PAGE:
Essential Bones: The Boy in the Shroud

(I figured I’d post this in place of a fan review, since there’s no new Bones episode this week, but we’ll be back on a regular schedule next Tuesday, when Natesmama will post her thoughts on Aliens in a Spaceship for this series.)

Things changed at the beginning of season two, and it presented us with a conundrum in terms of this series. From a plot point of view, the first episode, The Titan on the Tracks, gives the most straightforward account of why Dr. Goodman left, who Cam is, and why she’s there — as well as also following up on the prison death of Vince McVicker.

But from a character perspective, an argument can be made for the season’s third ep, The Boy in the Shroud, being more important to the overall story. It’s where the show not only explores the consequences of Cam taking over as boss, but also sets up the team dynamics that are still in play today – and it does so via a case that hits particularly close to home for Brennan.

The episode begins with Cam and Booth revealing a shared bias that the remains of a teen boy found in a garbage truck must be those of a street kid; later, Cam’s more narrow bias, against foster kids, becomes even more apparent.

I like Cam, as a rule. But here? She’s an ass.

Let’s be honest: all of the characters on the show reveal a bias of one kind or another at times, and Cam’s is at least founded in statistics and her experience as a coroner, so she’s not completely wrong to point it out – in a similar situation, Brennan would do the same thing, falling back on data to support her position.

But Cam’s determination to shut down every line of inquiry that doesn’t fit with her conclusion about what happened is rather mystifying to me.

Early on, when she tries to narrow Angela’s first ID search, she says, “This is why I was appointed to this job, Dr. Brennan – to streamline the process,” and I believe that’s a clue to what’s going on: she’s still trying to figure out how to do what she was hired to do, which includes managing a group of brilliant, difficult-to-manage people.

But she doesn’t yet know them, and digging in her heels and attempting to control everything they do nearly leads to disaster, as she threatens to fire Brennan.

(Disastrous for her, that is, because trying to explain to her bosses why she was suddenly having to find replacements for the entire team, beginning with the irreplaceable forensic anthropologist, and including their FBI liaison, probably wouldn’t have looked good on her first annual review.)

Fortunately, Booth steps in and I think his confirmation that Angela wasn’t making an idle threat when she said, ‘you lose her, you lose us all’ allows Cam to step back and reassess.


“I’m with Bones, Cam. All the way. Don’t doubt it for a second.”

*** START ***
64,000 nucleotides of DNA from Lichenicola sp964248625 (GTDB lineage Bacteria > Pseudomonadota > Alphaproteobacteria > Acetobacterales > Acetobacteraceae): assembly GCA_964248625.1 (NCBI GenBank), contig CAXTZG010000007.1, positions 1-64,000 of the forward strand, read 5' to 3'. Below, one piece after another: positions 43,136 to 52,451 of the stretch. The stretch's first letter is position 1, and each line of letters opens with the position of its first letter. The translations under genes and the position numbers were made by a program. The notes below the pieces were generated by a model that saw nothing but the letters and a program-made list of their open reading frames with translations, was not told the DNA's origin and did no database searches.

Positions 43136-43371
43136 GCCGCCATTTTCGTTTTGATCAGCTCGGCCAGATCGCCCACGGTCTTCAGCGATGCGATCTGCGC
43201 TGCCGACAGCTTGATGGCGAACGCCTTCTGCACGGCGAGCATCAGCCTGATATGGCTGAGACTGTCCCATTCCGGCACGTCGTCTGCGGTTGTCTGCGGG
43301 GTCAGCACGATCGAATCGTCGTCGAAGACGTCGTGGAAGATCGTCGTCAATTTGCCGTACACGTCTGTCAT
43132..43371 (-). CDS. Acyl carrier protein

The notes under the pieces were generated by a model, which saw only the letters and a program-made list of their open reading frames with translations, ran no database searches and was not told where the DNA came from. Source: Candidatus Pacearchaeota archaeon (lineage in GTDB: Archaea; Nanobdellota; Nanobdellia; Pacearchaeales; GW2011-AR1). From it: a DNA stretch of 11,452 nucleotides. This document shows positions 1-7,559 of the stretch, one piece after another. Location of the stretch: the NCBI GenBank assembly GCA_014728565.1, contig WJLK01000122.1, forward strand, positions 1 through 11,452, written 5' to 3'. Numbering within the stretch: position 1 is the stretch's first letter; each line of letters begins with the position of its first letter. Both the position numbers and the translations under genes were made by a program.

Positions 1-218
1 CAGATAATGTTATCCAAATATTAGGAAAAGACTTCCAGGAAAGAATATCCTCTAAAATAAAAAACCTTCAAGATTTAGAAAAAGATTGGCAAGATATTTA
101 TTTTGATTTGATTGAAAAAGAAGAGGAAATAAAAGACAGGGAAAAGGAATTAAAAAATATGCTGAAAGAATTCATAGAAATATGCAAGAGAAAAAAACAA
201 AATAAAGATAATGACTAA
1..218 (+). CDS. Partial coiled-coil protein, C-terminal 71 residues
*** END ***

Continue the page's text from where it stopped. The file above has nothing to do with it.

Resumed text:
There are different ways of coming to know someone, and Cam’s long history with Booth – and, perhaps, the fact that he’d had the same knee-jerk response she had initially about the victim’s identity – allows her to trust what he’s saying enough to recognize that more will be gained by working with Brennan than by fighting her at every turn.

Cam’s not the only one with control issues, and we learn more about Brennan in the episode, as well – not only about her past as a foster child, but also how that past affected her. Plus, because it comes via Booth, it allows us to see her through his eyes:

“You know, they say with foster kids, they’re really hard on themselves.”


“Yeah. Experts, psychologists, like that. Apparently, foster kids feel so alone in this mean world, they lose that knack of trusting other people.”

“You mean at work?”

“Uh, everywhere. You know, the weight of the world. It’s – It’s just profound. They say that they, uh, have a hard time letting themselves off the hook. They grow up with control issues.”

It’s not the most articulate he’s ever been, but she trusts his analysis and runs with it, telling Cam in the last scene, “Booth says that I have…well, something about control issues and the weight of the world…I really hate psychology.”

That scene, with the two of them in the diner, sets up everything that comes later in terms of how the lab is run, or rather, co-run, because they balance each other out, both leading in different ways: Cam’s the boss in an administrative and personnel sense, and while Brennan’s unquestionably the head scientist, they’re more flexible than you might expect, occasionally switching roles.

There’s trust there, on both sides, and respect, and that recent moment that I absolutely loved, when Cam looked to Brennan for the strength to autopsy Sweets? It began here:


In addition to giving us the true start of that relationship, and to showing us just how deep Booth’s knowledge of, and commitment to, Brennan was, even at that early stage, The Boy in the Shroud gave us one more thing, as well, that’s important to the larger story.

It gave us this, as Hodgins and Angela continued to take slow steps toward a romantic relationship:


It’s a quiet, wordless, moment, and all the more effective for being so.

All of that is why, while watching this instead of The Titan on the Tracks might confuse a new viewer on a few points, the overall power of what’s established here makes it worth it.


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